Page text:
Crypto, MLM, Ponzi scammers are increasingly using social media platforms in luring people with “high profiting” promises. According to media reports, at least forty-five “Ethereum merge double your money” scammers have been nailed for promoting dubious drives on Twitter with links pointing to phishing websites claiming they will double investors’ money and give bonuses to their wallets if they participated in the campaigns.
A list provided by a whistleblower on Twitter reveals that scammer took advantage of the Ethereum Merge to lure investors into connecting their crypto-wallet and are aggressively excited to cover their illicit transactions using verified profiles.
Sites identified as leading scams said, “To celebrate the merge, Ethereum foundation is giving away 5,000 ETH” with links to various accounts that invite people to send out Ethereum with the promise that they will receive twice as much in return.
The fake accounts and sites monitored by BeInCrypto are currently down, and it’s unclear how much they were able to steal by impersonating other people. Once clicked on, they read, “If you are the owner of this resource, then to resume the site, you need to renew the hosting service. If the suspension of the site is caused by a violation of the terms of the Subscriber Service Agreement, then to resume work, you need to contact the Support Service. We will be happy to help you”.
Following a whistleblower, Investors have been wrestling Twitter with its verification problem for years and questioning why they wouldn’t take action when such scams happened, given the weirdness happening with duplicates of links using credible Twitter accounts.
Twitter is aware of crypto scams, and the Ethereum scam is not something new. In April, Elon Musk said Twitter has many crypto scams. Whenever someone famous tweets, their comment section is quickly inundated with messages from bot accounts about a fake crypto-giveaway. These scams are malicious links designed to steal crypto wallets in the lure of getting profitable from developments.
As the crypto industry grows, scammers are determined to access wallets and rob their digital assets from users. In the past, Hackers hijacked verified and unverified accounts on Twitter to impersonate popular NFT projects, including Bored Ape Yacht Club (BAYC), Azuki’s, Moonbirds, and Okay Bears, to steal users’ crypto assets by driving them to phishing sites.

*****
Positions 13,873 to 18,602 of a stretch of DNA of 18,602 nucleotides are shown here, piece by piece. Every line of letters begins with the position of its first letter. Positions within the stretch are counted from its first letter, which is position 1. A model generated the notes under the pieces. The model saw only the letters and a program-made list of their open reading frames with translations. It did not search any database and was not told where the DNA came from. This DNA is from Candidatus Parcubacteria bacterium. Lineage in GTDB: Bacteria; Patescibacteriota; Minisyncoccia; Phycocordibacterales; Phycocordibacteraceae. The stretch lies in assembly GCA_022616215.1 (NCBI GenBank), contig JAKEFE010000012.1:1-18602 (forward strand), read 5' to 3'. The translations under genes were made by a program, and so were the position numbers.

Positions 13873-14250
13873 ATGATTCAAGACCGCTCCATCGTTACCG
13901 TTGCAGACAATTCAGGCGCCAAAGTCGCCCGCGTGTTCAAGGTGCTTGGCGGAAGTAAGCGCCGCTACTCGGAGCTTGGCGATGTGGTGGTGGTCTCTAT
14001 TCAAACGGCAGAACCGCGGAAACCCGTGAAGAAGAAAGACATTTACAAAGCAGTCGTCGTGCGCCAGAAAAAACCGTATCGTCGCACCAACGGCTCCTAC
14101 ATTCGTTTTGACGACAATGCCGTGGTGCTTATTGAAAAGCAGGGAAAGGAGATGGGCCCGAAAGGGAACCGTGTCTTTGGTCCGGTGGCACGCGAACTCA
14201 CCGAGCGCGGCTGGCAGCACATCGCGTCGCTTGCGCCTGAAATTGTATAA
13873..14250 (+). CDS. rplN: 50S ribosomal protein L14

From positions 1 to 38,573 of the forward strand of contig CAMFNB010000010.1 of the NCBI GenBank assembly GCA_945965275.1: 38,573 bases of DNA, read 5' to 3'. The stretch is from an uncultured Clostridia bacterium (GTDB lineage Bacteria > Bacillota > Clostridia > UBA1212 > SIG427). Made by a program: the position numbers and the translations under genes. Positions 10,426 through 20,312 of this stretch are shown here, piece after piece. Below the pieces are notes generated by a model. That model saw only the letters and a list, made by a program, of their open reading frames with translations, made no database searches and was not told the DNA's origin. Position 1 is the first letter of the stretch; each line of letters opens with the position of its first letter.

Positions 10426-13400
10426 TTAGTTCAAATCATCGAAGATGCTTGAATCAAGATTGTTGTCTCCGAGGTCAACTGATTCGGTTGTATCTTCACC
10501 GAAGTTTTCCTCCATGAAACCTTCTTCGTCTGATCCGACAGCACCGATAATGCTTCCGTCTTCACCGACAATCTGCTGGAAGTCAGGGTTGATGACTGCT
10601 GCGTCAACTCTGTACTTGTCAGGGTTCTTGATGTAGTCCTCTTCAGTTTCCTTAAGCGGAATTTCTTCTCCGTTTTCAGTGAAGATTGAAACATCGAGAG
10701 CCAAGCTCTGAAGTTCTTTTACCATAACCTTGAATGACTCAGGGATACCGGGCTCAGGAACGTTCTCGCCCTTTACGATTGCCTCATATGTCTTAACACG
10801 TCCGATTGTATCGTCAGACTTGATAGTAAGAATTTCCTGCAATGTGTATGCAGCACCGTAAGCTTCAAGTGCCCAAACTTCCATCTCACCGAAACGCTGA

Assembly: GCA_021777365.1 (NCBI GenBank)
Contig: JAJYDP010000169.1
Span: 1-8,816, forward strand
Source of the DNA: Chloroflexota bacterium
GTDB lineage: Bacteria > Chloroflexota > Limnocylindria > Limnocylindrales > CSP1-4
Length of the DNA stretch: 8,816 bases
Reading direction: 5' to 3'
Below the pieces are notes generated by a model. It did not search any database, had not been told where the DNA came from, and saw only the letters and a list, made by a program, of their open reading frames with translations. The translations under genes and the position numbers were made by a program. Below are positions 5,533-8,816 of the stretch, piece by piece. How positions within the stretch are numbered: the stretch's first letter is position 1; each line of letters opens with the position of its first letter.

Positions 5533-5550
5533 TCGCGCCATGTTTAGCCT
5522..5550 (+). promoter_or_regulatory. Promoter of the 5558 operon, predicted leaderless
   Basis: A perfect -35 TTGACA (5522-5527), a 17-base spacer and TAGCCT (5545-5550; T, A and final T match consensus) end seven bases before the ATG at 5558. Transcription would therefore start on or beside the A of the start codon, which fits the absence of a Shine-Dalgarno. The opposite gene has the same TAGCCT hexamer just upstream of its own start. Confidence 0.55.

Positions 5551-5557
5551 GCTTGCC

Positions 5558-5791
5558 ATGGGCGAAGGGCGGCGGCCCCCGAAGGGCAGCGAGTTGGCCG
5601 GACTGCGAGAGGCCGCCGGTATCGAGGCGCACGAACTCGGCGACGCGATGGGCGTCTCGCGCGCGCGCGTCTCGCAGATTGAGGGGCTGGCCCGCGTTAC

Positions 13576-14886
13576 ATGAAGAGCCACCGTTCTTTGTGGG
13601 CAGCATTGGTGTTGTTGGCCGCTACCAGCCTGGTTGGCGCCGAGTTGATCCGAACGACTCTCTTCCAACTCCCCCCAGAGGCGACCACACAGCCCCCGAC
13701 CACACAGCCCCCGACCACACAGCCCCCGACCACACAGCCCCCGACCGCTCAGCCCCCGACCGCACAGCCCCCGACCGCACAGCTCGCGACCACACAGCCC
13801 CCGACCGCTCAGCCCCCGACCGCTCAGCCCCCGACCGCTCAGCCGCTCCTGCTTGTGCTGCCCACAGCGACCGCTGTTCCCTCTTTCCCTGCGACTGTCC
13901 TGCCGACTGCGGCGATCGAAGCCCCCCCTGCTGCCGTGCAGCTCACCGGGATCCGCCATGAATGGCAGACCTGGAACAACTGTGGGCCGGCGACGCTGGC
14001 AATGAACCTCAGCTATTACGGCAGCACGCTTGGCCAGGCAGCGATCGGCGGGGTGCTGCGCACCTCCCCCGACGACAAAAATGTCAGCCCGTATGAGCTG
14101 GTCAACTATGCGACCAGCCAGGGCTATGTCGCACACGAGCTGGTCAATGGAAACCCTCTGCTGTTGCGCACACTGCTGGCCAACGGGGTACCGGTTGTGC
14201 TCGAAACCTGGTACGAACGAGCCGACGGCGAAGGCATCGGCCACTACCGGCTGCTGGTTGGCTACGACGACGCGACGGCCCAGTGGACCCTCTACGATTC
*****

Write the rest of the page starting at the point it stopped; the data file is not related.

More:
Cryptocurrency scams on Instagram
According to an article published in The Indian Express, twenty-five-year-old Preksha Kasbe, a student based in Pune woke up to a DM on Instagram from her friend Sonali who she knew from school. Excited, she responded to her message chatting about life in general as friends do. “But then Sonali switched the conversation to crypto investments and how it changed her life completely,” Kasbe told indianexpress.com.
Intrigued by the investment advice, and the eagerness to earn quick money led Kasbe to enquire about the lucrative deal. “She (Sonali) said it is pretty simple. You just have to change your email address that is linked to your Instagram to an email address that she (Sonali) sent”, she recounted.
Things took a u-turn as soon as the email address was changed. Kasbe’s account was hacked and started posting fake screenshots on her profile on how she (Kasbe) became wealthy after getting investment advice from Anna (the alleged crypto scammer). The hacker even started posting her photos with fake bank account statements duping her followers to invest their money in a scam token. Upon calling Sonali, Kasbe understood that her friend’s account was also hacked. “This seems like a chain reaction of scams”, Kasbe added.
Vivan Dsouza, 27, a Jaipur-based stock market trader had a different story to tell. Like Kasbe, he too received a message on Instagram, but from a self-proclaimed crypto trading expert, who asked him to invest in Binance, which is a popular crypto exchange.
“After several days of conversation, I made up my mind to invest in a new token listed on Binance but the catch was the link that the scammer sent was not of Binance, but of a fake crypto exchange that posed as Binance”, Dzsouza said. He lost Rs 10,000 and never got any cryptos in his wallet.
Cryptocurrency scams on Instagram are a new rage. These come with the promise of free tokens or secret insider tips on how to get rich quick from Bitcoin or another altcoin. While many of these are just laughable attempts at getting your personal information to steal personal identity and data, some are more convincing than others. But one that stands out is the Bitcoin giveaway scam. The premise is simple: An account promises to give you a certain amount of Bitcoin if you send them a small amount as a fee to claim the ‘free’ cryptocurrency.
Scammers often use stolen photos to make their accounts look legitimate. Worryingly, while most legitimate exchanges and wallets don’t have a presence on Instagram, scammers have started creating fake accounts to trick people into falling for their schemes.
Please follow Blitz on Google News channel